How to stop burying your head in the sand and start saving

Tuesday, October 20, 2015

A recent survey by Confused.com showed that nearly two in three of us ignore issues that worry us, so that we can avoid facing up to them. But why do we want to avoid them – and how do we stop it?

Bury head in sandDo you avoid the bathroom scales? Dodge that ‘awkward’ conversation? Refuse to think about how you’ll fund your retirement? If so, you’re not alone!

Although most of us understand the benefits of monitoring our weight, relationships or spending, we often ignore what’s going on in order to avoid negative feelings, particularly guilt, when we’re presented with the reality.

 

Why we hide away

“The ‘ostrich problem’ is the idea that there are times when people would rather not know how they’re doing,” explains Dr Thomas Webb, a psychologist at the University of Sheffield. “For example, people might not want to know how much money they’ve spent or what their partner thinks of their social skills. It’s called motivated inattention.”

Postponing the problem

In other words, the desire to assess our progress is at conflict with the desire to protect ourselves. This very human need to avoid pain is understandable, and it means that we often avoid or run away from what we see as problems – which could be anything from a dull toothache to mounting debts. Money, unsurprisingly, topped the list of most common worries, followed by health and relationship issues – and women (65%) were more likely than men (62%) to bury their head in the sand.

But this behaviour is based on what we fear might happen. The thing to remember is that this is essentially our imagination running away with us, and in most cases the reality of the situation – whatever it is – won’t be nearly as bad as we think.

Face up to it and you’ll feel better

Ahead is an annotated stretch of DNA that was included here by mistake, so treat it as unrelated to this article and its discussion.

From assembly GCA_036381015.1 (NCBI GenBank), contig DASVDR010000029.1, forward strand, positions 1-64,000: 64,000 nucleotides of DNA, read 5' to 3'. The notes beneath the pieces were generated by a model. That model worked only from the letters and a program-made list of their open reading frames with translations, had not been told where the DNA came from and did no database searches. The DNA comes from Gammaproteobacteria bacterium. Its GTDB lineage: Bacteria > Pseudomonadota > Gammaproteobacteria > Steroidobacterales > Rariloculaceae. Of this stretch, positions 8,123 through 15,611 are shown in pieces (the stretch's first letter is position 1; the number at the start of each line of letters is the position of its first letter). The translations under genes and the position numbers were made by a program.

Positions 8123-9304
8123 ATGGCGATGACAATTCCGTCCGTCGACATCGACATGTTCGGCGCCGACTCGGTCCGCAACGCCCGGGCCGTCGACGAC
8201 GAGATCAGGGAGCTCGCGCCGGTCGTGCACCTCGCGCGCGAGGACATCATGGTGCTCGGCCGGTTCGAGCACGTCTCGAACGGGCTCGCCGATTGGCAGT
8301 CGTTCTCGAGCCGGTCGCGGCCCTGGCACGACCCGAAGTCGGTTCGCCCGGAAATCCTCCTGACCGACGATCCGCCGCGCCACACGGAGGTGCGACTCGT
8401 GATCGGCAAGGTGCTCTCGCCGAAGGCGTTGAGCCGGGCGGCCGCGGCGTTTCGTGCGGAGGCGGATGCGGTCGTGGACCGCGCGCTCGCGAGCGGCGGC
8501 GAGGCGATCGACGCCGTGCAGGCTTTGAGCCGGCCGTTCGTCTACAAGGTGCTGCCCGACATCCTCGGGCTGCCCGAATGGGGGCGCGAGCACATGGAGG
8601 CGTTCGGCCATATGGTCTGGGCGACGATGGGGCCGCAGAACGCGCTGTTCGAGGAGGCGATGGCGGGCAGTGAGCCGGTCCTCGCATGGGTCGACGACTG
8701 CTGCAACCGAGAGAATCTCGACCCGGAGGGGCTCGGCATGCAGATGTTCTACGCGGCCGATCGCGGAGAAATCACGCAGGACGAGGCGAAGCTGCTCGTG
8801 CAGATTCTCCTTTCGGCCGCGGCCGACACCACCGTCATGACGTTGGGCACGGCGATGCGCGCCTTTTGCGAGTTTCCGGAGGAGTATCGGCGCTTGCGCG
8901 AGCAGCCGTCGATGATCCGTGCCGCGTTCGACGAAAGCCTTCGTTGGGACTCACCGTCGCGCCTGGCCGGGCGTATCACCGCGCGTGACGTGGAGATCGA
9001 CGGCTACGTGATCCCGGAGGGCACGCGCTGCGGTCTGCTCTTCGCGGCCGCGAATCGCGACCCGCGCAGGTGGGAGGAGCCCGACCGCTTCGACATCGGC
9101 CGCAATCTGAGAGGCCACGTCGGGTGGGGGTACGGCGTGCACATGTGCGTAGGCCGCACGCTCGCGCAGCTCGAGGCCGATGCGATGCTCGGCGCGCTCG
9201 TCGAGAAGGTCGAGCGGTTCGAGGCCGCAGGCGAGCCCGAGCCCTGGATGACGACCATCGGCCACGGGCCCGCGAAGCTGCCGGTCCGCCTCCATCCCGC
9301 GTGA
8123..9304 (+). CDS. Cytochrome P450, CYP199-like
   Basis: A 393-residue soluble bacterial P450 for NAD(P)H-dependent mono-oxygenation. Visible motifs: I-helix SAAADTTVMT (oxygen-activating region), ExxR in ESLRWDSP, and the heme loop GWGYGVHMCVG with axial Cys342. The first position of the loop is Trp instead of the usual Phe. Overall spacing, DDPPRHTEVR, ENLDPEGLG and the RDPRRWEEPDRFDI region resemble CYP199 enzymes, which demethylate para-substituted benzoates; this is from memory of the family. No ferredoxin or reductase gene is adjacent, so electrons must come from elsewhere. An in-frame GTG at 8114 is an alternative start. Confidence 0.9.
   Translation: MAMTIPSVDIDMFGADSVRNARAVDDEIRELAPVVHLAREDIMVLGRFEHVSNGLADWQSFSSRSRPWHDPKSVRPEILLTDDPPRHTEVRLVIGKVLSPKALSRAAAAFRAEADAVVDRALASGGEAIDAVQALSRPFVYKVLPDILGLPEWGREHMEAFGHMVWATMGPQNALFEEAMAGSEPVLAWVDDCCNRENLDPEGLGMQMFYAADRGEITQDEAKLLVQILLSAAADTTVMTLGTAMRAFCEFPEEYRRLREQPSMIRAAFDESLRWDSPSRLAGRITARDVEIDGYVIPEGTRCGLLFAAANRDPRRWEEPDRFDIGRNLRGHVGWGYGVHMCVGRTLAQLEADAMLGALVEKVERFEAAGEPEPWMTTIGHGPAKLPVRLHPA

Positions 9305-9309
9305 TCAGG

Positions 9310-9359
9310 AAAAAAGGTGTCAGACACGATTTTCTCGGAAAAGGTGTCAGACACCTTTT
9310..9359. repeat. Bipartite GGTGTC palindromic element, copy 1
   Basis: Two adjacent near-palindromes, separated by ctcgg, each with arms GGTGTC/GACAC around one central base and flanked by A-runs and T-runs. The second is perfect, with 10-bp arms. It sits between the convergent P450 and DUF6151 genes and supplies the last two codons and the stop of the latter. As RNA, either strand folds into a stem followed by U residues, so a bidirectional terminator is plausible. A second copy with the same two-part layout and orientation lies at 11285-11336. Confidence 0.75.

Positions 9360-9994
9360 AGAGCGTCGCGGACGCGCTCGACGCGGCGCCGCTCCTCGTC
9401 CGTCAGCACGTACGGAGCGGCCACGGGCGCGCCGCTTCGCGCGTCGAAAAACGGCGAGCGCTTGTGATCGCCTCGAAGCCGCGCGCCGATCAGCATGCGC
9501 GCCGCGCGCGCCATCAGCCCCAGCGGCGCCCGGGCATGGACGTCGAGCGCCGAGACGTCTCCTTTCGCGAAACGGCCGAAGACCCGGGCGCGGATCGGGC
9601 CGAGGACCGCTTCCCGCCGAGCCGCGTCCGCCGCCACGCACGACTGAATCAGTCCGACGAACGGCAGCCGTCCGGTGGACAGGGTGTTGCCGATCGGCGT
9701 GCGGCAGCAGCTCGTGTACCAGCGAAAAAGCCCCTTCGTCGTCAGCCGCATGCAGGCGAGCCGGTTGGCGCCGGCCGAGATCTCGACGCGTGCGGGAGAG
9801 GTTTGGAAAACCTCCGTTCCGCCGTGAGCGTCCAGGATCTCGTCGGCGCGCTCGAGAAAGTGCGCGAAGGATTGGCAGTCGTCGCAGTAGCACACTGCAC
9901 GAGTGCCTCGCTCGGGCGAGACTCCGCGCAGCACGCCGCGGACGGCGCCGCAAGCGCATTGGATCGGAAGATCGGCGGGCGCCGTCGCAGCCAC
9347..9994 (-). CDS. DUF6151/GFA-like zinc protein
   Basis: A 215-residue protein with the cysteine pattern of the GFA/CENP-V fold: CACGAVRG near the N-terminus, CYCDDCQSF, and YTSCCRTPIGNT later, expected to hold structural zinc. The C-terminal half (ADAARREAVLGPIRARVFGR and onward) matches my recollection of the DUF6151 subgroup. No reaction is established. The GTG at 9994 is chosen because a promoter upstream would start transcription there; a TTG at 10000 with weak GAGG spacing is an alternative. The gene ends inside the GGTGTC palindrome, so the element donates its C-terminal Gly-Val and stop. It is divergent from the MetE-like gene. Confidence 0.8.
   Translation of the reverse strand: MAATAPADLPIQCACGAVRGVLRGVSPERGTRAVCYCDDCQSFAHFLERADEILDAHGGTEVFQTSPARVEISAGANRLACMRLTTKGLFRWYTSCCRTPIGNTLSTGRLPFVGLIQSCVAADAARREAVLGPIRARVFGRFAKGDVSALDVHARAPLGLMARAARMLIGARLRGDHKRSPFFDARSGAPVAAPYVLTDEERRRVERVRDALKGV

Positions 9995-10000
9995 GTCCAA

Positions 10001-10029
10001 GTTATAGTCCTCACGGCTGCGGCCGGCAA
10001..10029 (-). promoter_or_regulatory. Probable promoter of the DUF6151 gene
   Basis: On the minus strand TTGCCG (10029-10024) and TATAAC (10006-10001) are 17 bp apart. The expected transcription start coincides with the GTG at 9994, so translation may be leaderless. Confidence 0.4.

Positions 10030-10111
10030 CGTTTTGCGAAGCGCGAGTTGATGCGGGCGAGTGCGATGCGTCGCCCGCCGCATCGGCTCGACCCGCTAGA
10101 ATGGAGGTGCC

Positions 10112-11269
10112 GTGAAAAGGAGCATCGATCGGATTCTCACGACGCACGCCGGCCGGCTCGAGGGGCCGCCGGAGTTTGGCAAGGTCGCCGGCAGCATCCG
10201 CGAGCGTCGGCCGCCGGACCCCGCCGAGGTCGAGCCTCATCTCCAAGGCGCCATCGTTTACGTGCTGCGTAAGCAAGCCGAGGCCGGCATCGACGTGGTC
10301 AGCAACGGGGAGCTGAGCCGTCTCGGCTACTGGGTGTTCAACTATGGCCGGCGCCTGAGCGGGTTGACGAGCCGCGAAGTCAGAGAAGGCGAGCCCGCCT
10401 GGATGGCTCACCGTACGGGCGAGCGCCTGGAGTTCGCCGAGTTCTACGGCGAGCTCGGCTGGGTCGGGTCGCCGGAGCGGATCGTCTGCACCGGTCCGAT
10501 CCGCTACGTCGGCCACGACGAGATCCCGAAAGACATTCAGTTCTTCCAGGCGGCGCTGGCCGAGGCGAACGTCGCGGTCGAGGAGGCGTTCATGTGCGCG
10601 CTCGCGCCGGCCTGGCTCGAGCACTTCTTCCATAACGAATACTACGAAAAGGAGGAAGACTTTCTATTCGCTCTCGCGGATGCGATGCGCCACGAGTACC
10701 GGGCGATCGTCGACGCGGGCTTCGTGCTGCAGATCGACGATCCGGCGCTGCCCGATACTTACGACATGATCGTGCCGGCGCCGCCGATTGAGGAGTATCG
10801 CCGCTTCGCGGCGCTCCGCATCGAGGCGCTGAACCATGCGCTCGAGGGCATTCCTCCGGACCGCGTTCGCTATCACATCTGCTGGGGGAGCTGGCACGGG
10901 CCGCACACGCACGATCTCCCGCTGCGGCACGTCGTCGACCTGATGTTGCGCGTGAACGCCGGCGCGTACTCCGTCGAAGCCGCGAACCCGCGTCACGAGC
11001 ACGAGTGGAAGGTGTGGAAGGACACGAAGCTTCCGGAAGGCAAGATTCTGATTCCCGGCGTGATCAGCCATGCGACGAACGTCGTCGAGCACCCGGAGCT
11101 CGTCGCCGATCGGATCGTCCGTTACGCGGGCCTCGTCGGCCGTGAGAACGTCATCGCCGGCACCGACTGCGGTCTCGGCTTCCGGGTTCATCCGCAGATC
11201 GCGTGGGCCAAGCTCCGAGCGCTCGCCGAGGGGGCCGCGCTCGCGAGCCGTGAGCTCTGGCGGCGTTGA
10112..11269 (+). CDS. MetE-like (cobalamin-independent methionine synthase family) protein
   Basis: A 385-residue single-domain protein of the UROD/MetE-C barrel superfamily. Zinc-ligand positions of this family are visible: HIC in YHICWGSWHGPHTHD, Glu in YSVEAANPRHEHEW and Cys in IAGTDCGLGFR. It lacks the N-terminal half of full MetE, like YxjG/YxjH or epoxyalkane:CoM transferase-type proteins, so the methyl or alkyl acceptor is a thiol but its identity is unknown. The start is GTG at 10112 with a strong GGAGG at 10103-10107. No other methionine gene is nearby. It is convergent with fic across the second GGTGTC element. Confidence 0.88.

In any case, ignorance isn’t always bliss. Nearly a third of people in the Confused.com survey said that they made a bad situation worse by not dealing with it straight away. So the key is to stop allowing that fear to make decisions for us and make it a rule to deal with things as soon as they come up, or become an issue.

Talking things over with friends, family and significant others can be a good first step in helping us to face up to reality and make a plan to take control. Not only that, it will release an enormous psychological burden – feeling in control of something makes you feel much better than pushing it to the back of your mind.

Case in point

Life insurance provides a good example. Perhaps our unwillingness to consider the future explains why only 38% of us have a life insurance policy. But the fact is, as you get older, the cost of a premium usually goes up. Buying when you’re younger means you lock in the policy at a cheaper premium, so it really is better to do it sooner rather than later.

Similarly, if you’re worried about saving for the future, it only takes a few small steps to make a start – and it’s been proven to make you happier. You don’t have to put away a fortune, even smaller amounts can make a difference. Did you know, for example, that you can put away as little as £25 a month in a Foresters Friendly Society savings plan? It’s a really simple way to start planning for your future.

Feel the fear and do it anyway!

If you recognise any of your own ostrich tendencies here, why not take action to confront the issue and overcome it? In the long run, you’re bound to feel a lot better than if you stay with your head stuck in the sand.

You might also be interested in:

Successful saving made simple: a visual guide

Back to saving basics: working out a budget

Six tips to help you pay off credit card debt so you can start saving

Average saving habits 2015:  how do yours compare?


Sources:

Confused.com The Great British Ostrich Crisis

 
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